AnyClip has traditionally pursued a syndicated video business model, inserting video clips into publishers’ sites. What’s being launched today is a new underlying technology platform called Luminous, which uses AI to more deeply analyze video and create metadata. Luminous can filter out objectionable content such as nudity, violence, profanity, guns, etc. Luminous can also screen for celebrity, brand identification and sentiment as well as IAB categories (see below).
Pixability has launched a self-service platform for buying video ads across YouTube, Facebook and Instagram. As Pixability’s CTO Andreas Goeldi and Chief Product Officer Alan Beiagi told me in a briefing, the move means that all of the company’s buying tools which have been available only as a managed service to date, will now be available for self-service.
Pixability believes this is the first time ad buyers have had self-service access to buying tools across these major social networks. The initiative comes in response to major agencies being under pressure to provide more value for clients and take more control over the video ad buying process. Pixability unifies buying and reporting across social networks that have their own disparate ways of targeting users.
JW Player and SpotX recently announced a new header bidding solution to drive improved video ad monetization across JW’s huge base of content publishers. Dubbed “Video Player Bidding,” the solution is meant to radically simplify and accelerate JW publishers’ implementation of header bidding, while exposing their inventory to SpotX’s deep pool of demand sources. I caught up with JW’s co-founder and SVP, Strategic Partnerships Brian Rifkin and SpotX’s CRO Sean Buckley, to learn more.
For those not familiar, header bidding is a way for publishers to increase yield on their ad inventory, by simultaneously accepting bids from various demand sources, with the highest bid winning. The approach contrasts with the traditional “waterfall” model, whereby bids are sequentially evaluated. As programmatic buying has gained in display ads, header bidding has become widely used.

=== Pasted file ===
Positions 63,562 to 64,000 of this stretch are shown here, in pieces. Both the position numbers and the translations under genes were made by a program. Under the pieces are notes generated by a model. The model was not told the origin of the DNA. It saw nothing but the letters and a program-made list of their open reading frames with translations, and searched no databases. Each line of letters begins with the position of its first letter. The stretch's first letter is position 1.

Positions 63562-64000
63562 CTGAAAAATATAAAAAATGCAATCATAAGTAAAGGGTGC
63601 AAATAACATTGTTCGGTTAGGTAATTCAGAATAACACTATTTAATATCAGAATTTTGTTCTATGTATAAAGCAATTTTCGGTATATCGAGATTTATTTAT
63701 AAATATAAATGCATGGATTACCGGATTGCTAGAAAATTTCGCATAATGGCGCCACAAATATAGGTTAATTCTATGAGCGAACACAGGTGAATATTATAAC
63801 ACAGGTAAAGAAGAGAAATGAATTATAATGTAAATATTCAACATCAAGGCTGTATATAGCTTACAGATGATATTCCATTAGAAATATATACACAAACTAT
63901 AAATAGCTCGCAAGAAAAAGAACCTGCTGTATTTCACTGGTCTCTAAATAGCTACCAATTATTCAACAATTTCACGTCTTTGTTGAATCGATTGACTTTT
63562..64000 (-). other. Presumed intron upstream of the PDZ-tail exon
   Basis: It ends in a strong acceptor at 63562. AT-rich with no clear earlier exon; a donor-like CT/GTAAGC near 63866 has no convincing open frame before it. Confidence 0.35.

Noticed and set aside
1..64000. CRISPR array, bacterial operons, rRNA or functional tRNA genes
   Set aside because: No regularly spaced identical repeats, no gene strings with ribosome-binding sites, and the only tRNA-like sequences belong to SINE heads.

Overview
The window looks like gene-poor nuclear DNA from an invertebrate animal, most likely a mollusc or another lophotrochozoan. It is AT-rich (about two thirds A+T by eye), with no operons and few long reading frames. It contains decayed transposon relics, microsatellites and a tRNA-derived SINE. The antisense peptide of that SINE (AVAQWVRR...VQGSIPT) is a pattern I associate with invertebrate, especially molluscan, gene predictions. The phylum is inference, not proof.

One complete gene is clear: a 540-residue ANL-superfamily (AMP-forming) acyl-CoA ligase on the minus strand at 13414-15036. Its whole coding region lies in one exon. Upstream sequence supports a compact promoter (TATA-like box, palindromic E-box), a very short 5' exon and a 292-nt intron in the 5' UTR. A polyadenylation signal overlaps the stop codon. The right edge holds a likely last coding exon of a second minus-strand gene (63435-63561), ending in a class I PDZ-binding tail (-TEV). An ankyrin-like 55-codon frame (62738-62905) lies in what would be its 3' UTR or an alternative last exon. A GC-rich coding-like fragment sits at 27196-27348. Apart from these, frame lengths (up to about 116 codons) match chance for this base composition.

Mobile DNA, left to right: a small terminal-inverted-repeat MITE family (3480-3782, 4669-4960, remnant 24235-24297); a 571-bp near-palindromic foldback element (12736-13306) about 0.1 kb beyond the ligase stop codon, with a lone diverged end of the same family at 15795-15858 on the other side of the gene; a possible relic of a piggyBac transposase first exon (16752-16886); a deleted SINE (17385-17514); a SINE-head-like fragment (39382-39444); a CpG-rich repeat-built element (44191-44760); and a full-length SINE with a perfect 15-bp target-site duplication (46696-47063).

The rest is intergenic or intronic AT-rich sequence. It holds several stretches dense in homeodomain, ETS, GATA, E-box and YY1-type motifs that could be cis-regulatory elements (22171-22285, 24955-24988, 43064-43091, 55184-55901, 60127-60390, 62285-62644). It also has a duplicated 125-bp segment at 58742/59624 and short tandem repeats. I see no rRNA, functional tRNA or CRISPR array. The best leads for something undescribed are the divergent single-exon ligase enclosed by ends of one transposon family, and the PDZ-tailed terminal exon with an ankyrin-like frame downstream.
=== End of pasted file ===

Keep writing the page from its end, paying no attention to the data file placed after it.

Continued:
Video ad tech provider Pixability has announced a new brand safety solution guaranteeing that 100% of an advertiser’s YouTube campaign will be in brand-safe placements. There are two options, DependAbility Premium and DependAbility At Scale, which are both available as part of Pixability’s overall video ad suite. Pixability is providing refunds on any views that happen in non-brand-safe context.
Brand safety has emerged as a huge industry issue over the past year, with YouTube in particular coming under scrutiny. Advertisers are justifiably focused on making sure their ads don’t show up adjacent to controversial content. But managing this has turned into a major challenge.
To learn more about Pixability’s new solution, I interviewed Andreas Goeldi, the company’s chief technology officer. A transcript follows.
Last week, ad tech provider AppNexus shared several examples of customers which are having success with Prebid Video, the company’s video header bidding solution. I caught up with Eric Hoffert, AppNexus's SVP, Video Technology, to learn more about Prebid Video and also what’s ahead for the year in video advertising. (If you want a good primer on header bidding, a few months ago AppNexus released a helpful white paper.)
VideoNuze: AppNexus announced customer momentum with its Prebid Video solution for header bidding. What news did you share?
Eric Hoffert: AppNexus has shared metrics of client success with Prebid Video, built on Prebid.js, the industry’s most widely adopted open source header bidding technology. Premium publishers, including Ranker, FANDOM, and Diply reported increased share of revenue through video header bidding, including eCPMs up to 100% higher than tag-based integrations; ease of integration and extensibility with different video players; advantages of customization with different video ad servers; and optimized national and international video yield. These publishers are all Top 100 web sites in the US (based on Alexa and Quantcast data).